If you deploy VxRail stretched clusters instead of a single-site cluster in order to meet availability requirements, be aware of the impact this decision has in planning the workload. A VxRail stretched cluster requires double the number of VxRail nodes to support any planned workload, because each site must be able to support that workload in the event of a site failure.
That is because every write operation by a virtual machine is synchronized on the vSAN datastore at both sites. This feature enables zero data loss in the event of a site-related failure.
There are several important items to consider when planning to use stretched clusters to support your Cloud Foundation workloads:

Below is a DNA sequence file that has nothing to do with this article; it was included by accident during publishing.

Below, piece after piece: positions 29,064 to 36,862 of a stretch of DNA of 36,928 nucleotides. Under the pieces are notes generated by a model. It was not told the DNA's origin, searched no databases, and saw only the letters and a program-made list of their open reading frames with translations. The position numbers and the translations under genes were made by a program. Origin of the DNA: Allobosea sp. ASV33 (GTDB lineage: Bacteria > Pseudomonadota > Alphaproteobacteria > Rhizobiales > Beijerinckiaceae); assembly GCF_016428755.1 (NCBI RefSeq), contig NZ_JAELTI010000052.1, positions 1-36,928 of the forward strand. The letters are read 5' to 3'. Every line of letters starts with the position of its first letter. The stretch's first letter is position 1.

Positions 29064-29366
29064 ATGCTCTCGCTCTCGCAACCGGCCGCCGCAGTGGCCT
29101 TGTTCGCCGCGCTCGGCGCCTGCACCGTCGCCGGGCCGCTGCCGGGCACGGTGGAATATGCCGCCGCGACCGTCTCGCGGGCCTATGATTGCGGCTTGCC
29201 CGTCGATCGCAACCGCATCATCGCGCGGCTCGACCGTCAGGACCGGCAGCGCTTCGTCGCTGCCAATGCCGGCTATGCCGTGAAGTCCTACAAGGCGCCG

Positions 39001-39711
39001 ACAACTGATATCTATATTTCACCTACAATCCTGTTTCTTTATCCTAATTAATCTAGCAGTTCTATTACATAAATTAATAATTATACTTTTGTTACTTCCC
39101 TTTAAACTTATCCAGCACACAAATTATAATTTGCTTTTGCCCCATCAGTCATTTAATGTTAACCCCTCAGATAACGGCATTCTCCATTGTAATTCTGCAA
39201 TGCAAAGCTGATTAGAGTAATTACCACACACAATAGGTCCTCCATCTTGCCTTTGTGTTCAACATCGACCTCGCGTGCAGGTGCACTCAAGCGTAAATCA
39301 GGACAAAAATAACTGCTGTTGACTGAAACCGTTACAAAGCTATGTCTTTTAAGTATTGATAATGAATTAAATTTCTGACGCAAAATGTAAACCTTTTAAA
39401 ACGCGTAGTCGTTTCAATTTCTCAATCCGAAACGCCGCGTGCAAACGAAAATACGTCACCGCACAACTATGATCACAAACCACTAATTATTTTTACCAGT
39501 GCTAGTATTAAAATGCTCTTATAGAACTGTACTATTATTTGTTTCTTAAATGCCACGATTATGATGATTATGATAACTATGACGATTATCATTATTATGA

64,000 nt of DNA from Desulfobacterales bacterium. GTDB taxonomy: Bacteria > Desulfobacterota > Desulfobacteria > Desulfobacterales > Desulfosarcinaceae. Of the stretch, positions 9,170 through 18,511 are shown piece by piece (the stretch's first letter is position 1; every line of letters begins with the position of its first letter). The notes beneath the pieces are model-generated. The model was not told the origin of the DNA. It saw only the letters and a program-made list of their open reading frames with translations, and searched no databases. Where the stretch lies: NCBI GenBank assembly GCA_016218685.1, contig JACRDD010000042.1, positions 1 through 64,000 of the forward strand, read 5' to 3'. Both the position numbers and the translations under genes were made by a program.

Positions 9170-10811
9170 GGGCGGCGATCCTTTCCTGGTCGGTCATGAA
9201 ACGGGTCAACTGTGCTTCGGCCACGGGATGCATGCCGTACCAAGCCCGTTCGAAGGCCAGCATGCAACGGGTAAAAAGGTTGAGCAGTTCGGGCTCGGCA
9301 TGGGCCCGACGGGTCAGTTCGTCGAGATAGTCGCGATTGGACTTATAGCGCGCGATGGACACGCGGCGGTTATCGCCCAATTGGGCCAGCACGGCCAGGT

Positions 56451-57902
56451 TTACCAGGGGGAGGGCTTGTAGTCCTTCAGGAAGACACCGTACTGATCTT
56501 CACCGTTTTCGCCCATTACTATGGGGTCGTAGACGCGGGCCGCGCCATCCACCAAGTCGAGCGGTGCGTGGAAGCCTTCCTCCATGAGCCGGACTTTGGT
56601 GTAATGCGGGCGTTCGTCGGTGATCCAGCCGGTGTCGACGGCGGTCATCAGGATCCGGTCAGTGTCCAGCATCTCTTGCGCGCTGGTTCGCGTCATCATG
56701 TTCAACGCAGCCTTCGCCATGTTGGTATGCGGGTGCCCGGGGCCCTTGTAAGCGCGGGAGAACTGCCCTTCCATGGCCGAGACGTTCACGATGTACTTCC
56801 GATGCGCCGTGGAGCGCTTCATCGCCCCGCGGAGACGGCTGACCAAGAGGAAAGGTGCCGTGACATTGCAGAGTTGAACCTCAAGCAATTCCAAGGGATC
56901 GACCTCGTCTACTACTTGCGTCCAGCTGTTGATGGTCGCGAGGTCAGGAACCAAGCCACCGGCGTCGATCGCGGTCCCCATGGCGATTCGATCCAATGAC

If you require support for workloads at multiple locations, you can choose a single-site deployment with a single point of management at each location, or have a centralized site designated to manage workloads at the local site and at remote sites.
The decision whether to pursue a centralized site model must meet the following considerations:
If your plans include expansion of Cloud Foundation on VxRail instances across regions using NSX-T Federation, consider both the latency and bandwidth of the physical network between regions. You can begin by deploying Cloud Foundation on VxRail in a single region, and decide to scale out into a multi-region architecture as a future expansion.
The maximum round-trip latency supported for NSX-T Federation is 150 milliseconds. Ideally, your latency between regions should fall within the performance threshold requirements set for the applications that are interconnected across regions. In addition, the network between sites must be configured to support NSX-T. The MTU size of the connecting network must be 1600 or larger.